Fom a policy perspective,  the  real possibility that  North Korea could set off even a “crude” nuke in  Seoul  has been a show-stopper since Clinton’s first term.   If you’re absolutely  determined to overlook Kim Jong Il in your search for someone to blame,  then  it would be at least at accurate to point the finger at Pritchard, who  was a senior  State Department official  during  the Clinton Administration.  If the policies he supported then worked so brilliantly, we wouldn’t still  be talking about  the same reactor we were talking about  then (as of today, the North Koreans claim to have shut  Yongbyon down; they’ve  done it  before, only to restart it later). 

The really  curious thing  about Pritchard’s entire line of argument is its woebegone acceptance that North Korea’s nuclear status is now irreversible.  If that’s so, Pritchard is unintentionally conceding the obvious:  North Korea can’t be disarmed by diplomacy alone.  Think about it:  if Jack Pritchard really trusts Kim Jong Il to keep his word, let us inspect his facilities  and verify his disarmament, and live in peace with his neighbors, what is  Pritchard  so worried about?  If Bush is  doing  what  Pritchard has been demanding for years, we’ll have Peace in  Our Time, right?  His tone unwittingly  answers for him.   North Korea  won’t live up to its terms of this deal, won’t allow meaningful verification of its compliance,  and won’t  give us bankable reassurance that it won’t (to borrow Brad Sherman’s expression) sell nukes on e-bay.  So if even Jack Pritchard himself doubts that our regime-sustaining  bribes can pry the nukes from Kim Jong Il’s clutches, what are we getting for our money?  Pritchard isn’t stupid.  He knows that the North Koreans lie, cheat, and murder without compunction.  He can’t believe that diplomacy alone can solve this problem.  He’s just too unimaginative and conflicted to see the alternatives.

Now, in fairness, Pritchard is also saying that it took Bush too long to see things his way, and here, Pritchard  has a point.  Bush could have made the decision to buy Kim Jong Il off, or he could have decided to  address  the problem’s  root cause  and end Kim Jong Il’s misrule through the determined application of political subversion and economic strangulation.  The problem is that he didn’t decide.  Instead, he dawdled  until the end of 2005 with a diplomatic formula that didn’t work any better than Clinton’s, and made a few encouraging statements about human rights that had no perceptible impact on policy but did give Bush’s critics and the Rodong Sinmun something to talk about.   For a brief period, we actually  tried cutting  Kim’s financial lifelines.  This actually worked, but  this is Washington, and since when do we stick with things that work?  I can’t help wondering how much  better it would have worked  had the people in Seoul who sign  Pritchard’s paychecks not undermined it  with  massive and unconditional aid payments  to Kim Jong Il.  And if you’re wondering how Seoul can afford both Jack Pritchard and Kim Jong Il, never forget that  its source of walking-around money  is a massive U.S. defense subsidy, along with the huge collateral boost our presence gives to  South Korea’s balance of payments.  Pritchard may not  have agreed with  that U.S. policy,  but he  can’t deny the ferocity of the conflict between American and Korean interests.  South Korea, though Jack Pritchard, now decries the very failure it worked so hard to secure,  which is a pretty disingenuous thing to do.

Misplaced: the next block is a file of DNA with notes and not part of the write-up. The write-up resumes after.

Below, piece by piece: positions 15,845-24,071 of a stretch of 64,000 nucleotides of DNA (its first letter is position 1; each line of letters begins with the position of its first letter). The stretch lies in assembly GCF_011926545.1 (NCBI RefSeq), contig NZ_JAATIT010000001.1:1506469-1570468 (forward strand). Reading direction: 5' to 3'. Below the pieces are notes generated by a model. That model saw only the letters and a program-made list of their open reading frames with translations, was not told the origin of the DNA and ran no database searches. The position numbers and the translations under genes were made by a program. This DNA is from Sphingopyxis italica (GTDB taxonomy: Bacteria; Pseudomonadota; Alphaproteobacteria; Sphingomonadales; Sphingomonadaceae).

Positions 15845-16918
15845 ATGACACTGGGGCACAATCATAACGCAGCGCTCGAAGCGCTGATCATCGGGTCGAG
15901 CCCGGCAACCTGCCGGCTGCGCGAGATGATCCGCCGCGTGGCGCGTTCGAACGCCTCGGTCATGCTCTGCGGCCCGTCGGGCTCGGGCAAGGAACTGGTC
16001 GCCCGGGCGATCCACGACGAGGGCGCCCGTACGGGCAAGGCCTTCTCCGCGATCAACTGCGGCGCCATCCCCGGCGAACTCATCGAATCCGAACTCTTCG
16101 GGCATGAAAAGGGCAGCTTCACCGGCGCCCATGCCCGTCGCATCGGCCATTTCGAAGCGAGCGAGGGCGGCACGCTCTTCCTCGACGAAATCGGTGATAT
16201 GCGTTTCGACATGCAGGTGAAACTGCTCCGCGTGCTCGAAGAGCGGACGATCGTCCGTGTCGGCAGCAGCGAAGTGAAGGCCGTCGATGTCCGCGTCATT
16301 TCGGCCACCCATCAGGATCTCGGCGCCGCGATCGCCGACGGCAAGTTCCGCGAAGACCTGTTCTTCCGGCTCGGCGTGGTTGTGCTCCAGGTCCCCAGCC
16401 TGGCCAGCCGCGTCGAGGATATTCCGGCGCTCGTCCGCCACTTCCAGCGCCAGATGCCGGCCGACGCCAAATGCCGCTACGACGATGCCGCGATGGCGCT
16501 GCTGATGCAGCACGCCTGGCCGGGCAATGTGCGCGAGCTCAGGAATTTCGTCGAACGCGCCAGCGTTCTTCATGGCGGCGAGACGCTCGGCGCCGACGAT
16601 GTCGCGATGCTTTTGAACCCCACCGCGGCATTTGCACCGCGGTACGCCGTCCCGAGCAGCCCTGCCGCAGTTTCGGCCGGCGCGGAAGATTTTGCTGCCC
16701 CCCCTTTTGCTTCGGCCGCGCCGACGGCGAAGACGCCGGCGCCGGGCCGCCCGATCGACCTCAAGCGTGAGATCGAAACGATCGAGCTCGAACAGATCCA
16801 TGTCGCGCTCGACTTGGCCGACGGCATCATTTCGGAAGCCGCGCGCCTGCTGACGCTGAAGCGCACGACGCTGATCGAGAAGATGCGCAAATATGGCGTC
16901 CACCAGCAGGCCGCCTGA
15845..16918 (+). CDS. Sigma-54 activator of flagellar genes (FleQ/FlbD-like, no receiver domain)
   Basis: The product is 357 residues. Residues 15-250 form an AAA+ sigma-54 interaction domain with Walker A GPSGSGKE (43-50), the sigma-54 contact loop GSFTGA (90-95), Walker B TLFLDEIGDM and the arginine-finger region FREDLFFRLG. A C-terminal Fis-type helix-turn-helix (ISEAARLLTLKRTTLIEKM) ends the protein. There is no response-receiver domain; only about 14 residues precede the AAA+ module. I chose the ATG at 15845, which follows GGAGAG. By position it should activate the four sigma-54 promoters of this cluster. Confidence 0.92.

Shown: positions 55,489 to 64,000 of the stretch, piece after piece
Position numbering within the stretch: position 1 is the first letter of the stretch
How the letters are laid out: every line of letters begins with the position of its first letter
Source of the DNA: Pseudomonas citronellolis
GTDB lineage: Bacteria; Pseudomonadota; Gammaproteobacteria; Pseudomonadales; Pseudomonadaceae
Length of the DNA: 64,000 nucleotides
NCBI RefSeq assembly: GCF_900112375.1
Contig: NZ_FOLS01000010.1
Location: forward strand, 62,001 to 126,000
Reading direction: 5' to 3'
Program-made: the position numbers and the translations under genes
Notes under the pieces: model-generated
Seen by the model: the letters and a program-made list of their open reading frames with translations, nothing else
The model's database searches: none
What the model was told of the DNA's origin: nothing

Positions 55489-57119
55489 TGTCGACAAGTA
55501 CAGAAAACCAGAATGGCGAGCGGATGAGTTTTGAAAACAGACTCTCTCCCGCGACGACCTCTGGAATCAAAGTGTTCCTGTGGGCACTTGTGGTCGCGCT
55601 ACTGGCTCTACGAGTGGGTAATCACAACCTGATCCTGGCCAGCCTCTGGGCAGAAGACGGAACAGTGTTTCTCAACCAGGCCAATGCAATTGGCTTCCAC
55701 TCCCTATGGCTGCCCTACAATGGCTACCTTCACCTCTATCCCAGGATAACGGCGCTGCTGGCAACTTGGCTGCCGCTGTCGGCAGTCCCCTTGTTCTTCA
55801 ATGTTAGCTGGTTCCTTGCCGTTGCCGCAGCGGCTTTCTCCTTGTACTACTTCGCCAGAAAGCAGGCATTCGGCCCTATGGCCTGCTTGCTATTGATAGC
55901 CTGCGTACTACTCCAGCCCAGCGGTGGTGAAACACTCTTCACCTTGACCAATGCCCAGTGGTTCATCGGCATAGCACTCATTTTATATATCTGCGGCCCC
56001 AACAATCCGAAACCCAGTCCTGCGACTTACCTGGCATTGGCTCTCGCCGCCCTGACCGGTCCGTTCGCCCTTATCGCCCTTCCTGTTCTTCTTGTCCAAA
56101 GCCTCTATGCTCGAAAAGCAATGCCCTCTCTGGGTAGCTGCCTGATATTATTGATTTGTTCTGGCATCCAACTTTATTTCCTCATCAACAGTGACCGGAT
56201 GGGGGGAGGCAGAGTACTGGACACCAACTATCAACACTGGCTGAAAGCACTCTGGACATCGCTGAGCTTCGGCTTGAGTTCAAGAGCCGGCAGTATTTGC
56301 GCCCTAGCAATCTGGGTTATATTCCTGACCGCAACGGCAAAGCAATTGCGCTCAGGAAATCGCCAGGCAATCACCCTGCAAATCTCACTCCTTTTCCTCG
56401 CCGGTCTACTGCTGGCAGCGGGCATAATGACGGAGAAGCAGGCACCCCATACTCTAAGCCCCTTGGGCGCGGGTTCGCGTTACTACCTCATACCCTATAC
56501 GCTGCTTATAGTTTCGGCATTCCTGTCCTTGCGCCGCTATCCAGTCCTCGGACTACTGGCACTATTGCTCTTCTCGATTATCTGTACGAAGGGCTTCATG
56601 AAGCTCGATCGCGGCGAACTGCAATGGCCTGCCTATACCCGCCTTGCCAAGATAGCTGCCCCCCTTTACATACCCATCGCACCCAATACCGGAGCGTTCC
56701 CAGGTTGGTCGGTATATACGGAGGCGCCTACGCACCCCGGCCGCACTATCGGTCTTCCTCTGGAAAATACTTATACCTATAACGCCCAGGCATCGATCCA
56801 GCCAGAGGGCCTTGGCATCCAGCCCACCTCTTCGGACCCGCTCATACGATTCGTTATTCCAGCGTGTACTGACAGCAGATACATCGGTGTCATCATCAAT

Pritchard is right that the Bush Administration wasted most of the political capital it could have used to end the North Korea crisis once and for all.  But if not even Jack Pritchard really believes that a Jack Pritchard policy can disarm North Korea, it’s hard to believe that our mistake was not doing enough of it, or not  doing it soon enough.   A better argument may be that the legacy of Jack Pritchard’s policies and the connivance of his allies hobbled  Bush with challenges to which he proved unequal.

4 Comments

  1. You lose me on two points: First, the article you link to states that North Korea and Pakistan “may” have jointly tested a nuclear weapon in 1998, and cites monitoring that produced evidence that plutonium had been used. “May have” is a long way from “did”. You should have conditioned that with “this Nork-watcher assesses that…” Secondly, you state that you also know that the Norks have tunnels which they can use to drive a nuke into downtown Seoul. Are we talking anything other than the 4 DMZ tunners (4 of a suspected, but never proven, 24 tunnels)? Then where is the evidence? Other than Speedy Lee’s allegations, I’ve seen no proof that the Norks have any tunnels running under Seoul.




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  2. As to the first point, that’s another debate about intelligence uncertainties. I only have access to open sources, and I’m not sure sure those with TS/SCI clearances know with much more certainty. Point is: once your opponent MAY have nukes, your policy options are severely limited. We reached that point in 1994, and as you can see, that possibility did limit our options. If you’re asking me for absolute certainty, you have to know I can’t possibly provide that.

    A lot of what I know about tunnels comes from personal conversations, including with other military people. I won’t go into more specifics there, but the general suspicion that there are about 20 undiscovered tunnels was published by Gordon Cucullu, a former SF officer with USFK, in his book “Separated at Birth.”